Did I say “in bed? Yep. It’s normally not a good idea to fall asleep when you are doing yoga (you can overstretch your muscles if you fall asleep in a restorative pose and if you’re practicing conscious relaxation, well, being unconscious pretty much negates the positive effects you’re aiming for). However, there is one exception to this rule of thumb: when you’re lying in bed sleepless due to insomnia.
Whether you have trouble falling asleep initially or can’t fall back to sleep after waking in the middle of the night, instead of working on your To Do list (it’s tempting, I know), try a little yoga. There are a number of yoga practices that just might help you relax enough to finally drift off to sleep and/or improve the quality of your sleep.
|Patterns in a French Garden by Brad Gibson|
Breath Awareness. This is the simplest yogic breath practice and one of the most basic forms of meditation. Simply bring your awareness to the sensations of your natural inhalations and exhalations. When you notice your mind wandering to your To Do list or elsewhere, gently return your mind to your breath.
Extending Your Exhalation. After observing your natural breath for a few minutes, you can try extending your exhalation (while inhalations are slightly stimulating, exhalations are naturally relaxing). When you reach the end of your exhalation, instead of immediately inhaling, lengthen your inhalation by one or two beats. Keep it relaxed, and if at any point you find the practice irritating, return to your natural breath.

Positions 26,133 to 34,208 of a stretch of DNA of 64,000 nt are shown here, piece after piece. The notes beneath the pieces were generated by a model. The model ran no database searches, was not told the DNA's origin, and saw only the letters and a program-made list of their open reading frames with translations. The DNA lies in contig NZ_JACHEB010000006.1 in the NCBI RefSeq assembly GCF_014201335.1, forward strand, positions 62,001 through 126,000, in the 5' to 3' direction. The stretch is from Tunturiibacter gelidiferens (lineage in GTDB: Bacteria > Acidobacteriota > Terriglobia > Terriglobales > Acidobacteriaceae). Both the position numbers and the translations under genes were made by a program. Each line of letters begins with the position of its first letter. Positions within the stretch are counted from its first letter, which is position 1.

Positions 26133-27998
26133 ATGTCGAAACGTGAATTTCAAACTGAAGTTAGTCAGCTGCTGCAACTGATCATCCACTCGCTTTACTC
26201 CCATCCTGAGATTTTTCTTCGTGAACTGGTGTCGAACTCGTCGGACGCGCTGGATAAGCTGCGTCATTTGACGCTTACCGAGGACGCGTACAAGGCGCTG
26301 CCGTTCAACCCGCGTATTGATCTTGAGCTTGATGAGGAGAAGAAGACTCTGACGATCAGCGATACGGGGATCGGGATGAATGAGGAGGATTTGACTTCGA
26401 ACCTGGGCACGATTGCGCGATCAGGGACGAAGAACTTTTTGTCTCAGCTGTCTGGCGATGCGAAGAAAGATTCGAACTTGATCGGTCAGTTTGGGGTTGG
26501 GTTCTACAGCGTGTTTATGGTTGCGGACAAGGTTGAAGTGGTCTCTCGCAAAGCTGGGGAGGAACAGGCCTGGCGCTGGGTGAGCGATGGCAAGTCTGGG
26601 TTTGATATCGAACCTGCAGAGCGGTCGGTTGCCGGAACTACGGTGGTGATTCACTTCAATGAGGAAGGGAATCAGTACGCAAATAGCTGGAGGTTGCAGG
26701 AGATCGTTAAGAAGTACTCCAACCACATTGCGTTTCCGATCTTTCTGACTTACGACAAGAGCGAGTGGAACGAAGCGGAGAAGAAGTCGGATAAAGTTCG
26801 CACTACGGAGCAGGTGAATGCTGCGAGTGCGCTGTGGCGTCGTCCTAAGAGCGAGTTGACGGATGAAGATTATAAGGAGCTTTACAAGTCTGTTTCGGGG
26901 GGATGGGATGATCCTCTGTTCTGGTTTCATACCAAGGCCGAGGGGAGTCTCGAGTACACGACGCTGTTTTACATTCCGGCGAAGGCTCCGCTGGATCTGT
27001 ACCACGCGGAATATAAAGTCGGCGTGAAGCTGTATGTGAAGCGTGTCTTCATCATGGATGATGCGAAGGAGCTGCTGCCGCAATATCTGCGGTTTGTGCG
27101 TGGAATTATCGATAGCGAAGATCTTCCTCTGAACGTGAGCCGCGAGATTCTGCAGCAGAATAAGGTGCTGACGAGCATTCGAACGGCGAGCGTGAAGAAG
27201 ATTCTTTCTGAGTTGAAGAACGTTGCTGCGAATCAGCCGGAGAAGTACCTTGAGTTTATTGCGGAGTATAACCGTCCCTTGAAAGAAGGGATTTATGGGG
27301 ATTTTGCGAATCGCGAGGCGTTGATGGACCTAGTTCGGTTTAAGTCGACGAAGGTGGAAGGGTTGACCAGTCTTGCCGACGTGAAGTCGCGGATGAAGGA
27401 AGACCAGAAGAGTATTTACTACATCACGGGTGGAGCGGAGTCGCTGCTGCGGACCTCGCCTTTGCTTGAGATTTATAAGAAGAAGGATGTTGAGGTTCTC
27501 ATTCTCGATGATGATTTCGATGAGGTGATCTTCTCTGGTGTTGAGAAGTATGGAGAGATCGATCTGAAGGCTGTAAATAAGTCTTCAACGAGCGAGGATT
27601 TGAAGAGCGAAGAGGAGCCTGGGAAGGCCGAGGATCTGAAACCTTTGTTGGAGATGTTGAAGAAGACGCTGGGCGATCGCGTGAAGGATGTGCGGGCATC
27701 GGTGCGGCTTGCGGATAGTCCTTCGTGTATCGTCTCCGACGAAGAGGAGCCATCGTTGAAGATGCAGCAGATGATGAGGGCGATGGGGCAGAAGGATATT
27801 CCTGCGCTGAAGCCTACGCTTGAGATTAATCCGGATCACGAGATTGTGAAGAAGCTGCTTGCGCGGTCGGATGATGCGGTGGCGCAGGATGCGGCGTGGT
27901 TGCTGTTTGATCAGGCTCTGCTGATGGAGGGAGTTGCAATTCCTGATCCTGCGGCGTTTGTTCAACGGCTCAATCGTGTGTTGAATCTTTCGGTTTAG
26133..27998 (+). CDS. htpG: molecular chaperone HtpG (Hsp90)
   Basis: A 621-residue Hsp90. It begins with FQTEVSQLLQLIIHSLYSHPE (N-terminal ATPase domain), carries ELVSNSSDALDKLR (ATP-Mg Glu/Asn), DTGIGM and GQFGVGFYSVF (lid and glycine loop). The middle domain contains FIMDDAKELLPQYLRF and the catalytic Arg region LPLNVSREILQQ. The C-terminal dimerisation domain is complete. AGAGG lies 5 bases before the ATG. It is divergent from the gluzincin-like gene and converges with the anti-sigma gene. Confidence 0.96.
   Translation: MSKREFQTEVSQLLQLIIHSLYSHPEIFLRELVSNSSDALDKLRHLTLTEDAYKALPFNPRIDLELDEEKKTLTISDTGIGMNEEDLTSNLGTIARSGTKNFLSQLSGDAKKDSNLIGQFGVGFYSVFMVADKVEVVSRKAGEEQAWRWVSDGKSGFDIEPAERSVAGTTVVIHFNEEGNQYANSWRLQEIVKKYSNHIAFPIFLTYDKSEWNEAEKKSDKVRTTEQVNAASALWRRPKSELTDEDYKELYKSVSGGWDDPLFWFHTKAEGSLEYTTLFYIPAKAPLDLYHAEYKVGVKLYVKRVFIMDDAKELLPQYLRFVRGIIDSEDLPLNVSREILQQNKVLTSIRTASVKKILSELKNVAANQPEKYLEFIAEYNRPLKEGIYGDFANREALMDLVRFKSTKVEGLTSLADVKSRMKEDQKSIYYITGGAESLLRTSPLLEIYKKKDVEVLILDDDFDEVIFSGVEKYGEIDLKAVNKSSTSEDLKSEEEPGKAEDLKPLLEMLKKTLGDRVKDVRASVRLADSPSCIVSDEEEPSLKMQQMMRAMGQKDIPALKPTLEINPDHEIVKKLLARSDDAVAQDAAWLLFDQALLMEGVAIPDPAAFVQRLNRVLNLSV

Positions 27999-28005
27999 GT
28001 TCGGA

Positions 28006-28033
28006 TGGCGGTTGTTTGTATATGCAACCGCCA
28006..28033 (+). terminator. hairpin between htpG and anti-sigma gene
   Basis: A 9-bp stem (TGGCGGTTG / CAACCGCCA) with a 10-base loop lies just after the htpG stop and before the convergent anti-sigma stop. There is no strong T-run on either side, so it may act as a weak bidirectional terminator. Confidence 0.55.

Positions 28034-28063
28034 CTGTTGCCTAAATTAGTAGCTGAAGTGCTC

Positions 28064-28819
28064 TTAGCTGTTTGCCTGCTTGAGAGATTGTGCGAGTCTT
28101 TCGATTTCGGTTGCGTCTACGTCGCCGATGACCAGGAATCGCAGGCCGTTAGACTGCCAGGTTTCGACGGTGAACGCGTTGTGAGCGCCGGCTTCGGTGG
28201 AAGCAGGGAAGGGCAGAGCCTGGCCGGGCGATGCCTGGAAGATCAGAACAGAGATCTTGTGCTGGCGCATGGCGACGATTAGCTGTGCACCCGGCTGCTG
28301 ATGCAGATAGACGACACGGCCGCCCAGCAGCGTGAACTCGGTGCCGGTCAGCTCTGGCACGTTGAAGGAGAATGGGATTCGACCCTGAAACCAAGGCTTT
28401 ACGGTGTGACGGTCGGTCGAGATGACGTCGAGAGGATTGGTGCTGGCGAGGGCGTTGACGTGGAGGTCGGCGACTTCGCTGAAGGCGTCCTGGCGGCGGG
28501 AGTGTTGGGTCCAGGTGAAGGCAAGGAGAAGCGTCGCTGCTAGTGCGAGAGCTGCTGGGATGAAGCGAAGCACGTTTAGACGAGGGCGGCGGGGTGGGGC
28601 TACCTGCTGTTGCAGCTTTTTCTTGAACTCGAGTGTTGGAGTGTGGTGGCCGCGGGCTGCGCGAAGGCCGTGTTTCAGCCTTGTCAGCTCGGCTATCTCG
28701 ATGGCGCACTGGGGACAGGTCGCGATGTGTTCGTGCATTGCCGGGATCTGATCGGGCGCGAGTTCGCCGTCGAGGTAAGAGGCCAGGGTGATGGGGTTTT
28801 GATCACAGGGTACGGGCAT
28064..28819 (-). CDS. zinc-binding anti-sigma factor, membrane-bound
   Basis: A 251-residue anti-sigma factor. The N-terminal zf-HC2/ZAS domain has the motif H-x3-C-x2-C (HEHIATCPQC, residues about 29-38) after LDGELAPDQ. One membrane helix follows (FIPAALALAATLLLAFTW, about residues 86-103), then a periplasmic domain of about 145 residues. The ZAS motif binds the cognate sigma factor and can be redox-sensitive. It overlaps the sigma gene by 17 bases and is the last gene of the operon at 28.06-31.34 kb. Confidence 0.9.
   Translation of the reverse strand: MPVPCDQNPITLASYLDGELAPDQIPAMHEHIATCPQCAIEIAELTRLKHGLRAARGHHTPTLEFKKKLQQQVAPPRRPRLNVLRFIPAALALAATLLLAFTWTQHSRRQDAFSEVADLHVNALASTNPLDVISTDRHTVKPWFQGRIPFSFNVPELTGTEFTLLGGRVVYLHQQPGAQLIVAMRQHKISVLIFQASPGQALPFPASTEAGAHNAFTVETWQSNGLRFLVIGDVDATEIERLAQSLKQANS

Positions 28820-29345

Silently Reciting a Mantra. Just as you would when you are meditating, you can use a silent mantra or any word or phrase in bed to keep your mind from drifting into anxious thoughts. This is helpful for those of you who don’t find focusing on the breath effective (or when you have a cold!). When you notice your mind wandering from your mantra to your To Do list or elsewhere, gently return your mind to your mantra.
Guided Relaxation. Following the instructions for a guided physical relaxation (see here), with or without ear phones, allows you to focus your mind on a soothing voice and your physical sensations, enabling some people to drift off to sleep.
Self-Guided Relaxation. When you are familiar with the basic instructions for deep physical relaxation, it’s simple enough to skip the relaxation track and just gradually relax your body by following your own instructions. Many years ago, my first yoga teacher recommended this as insomnia practice.
Slight Inversion. Take the pillow out from under your head and lie on your back with your knees bent. Lift your pelvis up and place the pillow underneath it. You’re now in a very low version of Supported Bridge pose, a gentle inversion that naturally triggers the relaxation response. Try to stay in the position for five to ten minutes.
Supported Forward Bend. If you sleep alone or aren’t worried about disturbing your partner and you find forward bends soothing, you could try a supported bend in your bed. Sit with your legs straight or in crossed-legs position (whichever is more comfortable and allows a deeper forward bend) and place a stack of pillows on top of your straight legs or in front of your crossed legs. Then lengthen your spine forward and rest your forehead and arms on the pillow and relax. Try to stay at least three minutes. If you can’t get comfortable in the pose, then this one isn’t for you.
If you suffer from insomnia, I sincerely hope you’ll something on this list that will help. Most of these are techniques are ones I’ve found useful myself (I'm a bit too lazy to sit up and try an actual pose, however). Readers, if you have any additional suggestions, please chime in!